Christians Have First Public Service in Turkey

This post from Christian Today is about Turkey and their endeavors to become more culturally diverse. The most probable cause behind Turkey letting Christians have a Mass for the first time in their country’s history is their longing to become members of the United Nations. No matter what the motive for their actions may be, it is still great to see Christians gain an opportunity to publicly hold a service for the first time.

“Turkey allowed Christians to hold a rare service at a politically sensitive monastery for the first time since the modern-day country’s creation nearly nine decades ago.

Sunday’s Mass at the ancient monastery of Sumela near the Black Sea was led by Patriarch Bartholomew I, the spiritual leader of the world’s Orthodox Christians.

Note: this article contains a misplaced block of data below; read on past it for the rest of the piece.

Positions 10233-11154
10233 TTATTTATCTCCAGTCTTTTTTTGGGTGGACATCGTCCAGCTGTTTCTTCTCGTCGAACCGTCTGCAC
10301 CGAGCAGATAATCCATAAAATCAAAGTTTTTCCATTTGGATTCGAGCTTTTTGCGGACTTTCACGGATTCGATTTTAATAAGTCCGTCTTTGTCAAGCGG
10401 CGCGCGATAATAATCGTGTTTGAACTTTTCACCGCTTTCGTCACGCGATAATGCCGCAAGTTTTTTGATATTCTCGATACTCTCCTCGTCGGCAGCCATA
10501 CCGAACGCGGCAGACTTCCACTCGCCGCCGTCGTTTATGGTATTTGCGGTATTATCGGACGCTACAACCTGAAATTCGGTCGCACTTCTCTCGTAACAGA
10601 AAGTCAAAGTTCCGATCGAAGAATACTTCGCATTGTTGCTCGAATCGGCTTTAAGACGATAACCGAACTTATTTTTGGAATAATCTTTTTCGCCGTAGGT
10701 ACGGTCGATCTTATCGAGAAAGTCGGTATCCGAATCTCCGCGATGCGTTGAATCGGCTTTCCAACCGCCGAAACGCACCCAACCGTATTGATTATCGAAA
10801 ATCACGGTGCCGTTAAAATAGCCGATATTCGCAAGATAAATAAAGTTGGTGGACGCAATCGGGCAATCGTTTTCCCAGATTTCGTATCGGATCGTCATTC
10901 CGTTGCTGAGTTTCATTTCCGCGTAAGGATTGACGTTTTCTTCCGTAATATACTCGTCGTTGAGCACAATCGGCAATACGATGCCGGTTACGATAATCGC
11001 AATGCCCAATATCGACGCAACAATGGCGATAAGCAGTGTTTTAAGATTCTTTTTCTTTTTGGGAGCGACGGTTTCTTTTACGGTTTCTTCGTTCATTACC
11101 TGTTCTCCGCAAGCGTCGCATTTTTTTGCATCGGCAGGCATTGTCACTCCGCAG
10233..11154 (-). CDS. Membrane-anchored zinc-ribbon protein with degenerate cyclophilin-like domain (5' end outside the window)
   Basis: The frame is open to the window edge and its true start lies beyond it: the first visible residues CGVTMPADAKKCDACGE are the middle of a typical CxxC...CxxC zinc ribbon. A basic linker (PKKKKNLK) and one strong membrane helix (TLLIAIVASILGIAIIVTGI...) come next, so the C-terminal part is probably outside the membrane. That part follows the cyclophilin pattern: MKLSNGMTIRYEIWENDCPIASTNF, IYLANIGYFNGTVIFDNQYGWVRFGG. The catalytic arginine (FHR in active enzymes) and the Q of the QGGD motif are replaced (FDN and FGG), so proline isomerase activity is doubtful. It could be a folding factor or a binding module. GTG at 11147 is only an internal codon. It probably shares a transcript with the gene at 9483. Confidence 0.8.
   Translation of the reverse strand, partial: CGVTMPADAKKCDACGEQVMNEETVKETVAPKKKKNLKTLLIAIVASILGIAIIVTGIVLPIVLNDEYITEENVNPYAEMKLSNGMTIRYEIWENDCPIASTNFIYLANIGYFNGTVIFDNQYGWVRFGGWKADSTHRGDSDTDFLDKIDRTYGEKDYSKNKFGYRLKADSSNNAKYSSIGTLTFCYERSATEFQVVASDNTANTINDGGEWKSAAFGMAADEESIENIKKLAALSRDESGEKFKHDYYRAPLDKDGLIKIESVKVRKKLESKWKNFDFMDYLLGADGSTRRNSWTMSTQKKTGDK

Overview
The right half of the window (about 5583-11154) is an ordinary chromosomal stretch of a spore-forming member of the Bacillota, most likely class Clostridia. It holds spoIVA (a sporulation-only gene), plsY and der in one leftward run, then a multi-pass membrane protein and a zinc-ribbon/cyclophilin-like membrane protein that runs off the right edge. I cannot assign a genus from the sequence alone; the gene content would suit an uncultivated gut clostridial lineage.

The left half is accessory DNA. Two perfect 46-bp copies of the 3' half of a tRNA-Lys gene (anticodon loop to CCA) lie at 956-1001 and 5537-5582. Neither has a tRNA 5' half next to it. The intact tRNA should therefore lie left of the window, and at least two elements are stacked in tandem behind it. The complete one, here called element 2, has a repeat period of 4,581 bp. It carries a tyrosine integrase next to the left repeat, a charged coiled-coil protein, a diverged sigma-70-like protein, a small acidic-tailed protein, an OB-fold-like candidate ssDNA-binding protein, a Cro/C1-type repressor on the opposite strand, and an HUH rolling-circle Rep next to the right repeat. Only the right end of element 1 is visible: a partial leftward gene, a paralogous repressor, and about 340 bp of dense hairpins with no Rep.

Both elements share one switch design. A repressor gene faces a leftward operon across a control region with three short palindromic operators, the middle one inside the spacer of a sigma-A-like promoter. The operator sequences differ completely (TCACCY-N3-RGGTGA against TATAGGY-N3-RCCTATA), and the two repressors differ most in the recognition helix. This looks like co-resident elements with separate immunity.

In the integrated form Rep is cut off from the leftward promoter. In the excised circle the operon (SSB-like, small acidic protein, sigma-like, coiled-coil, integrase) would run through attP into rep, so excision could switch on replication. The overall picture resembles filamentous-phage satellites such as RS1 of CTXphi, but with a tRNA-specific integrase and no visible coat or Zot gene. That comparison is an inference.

Over 1,500 pilgrims from Greece, Russia and other countries travelled to the Byzantine-era monastery for the emotional, three-hour service – the first of two that Turkey’s government has permitted this summer.

According to reports, Turkey’s Culture Ministry said the decision to open the two churches was a result of the ministry’s “evaluation that visitor activity brought by belief tourism would contribute in solving economic, political and social problems in these regions and would have a positive impact on relations with neighbouring countries”.

Some observers believe that the move is part of the Turkish government’s effort to improve its public relationship with ethnic and religious minorities amid its bid to join the European Union.” – “Turkey’s Christians Hold Historic Church Service”, Christian Today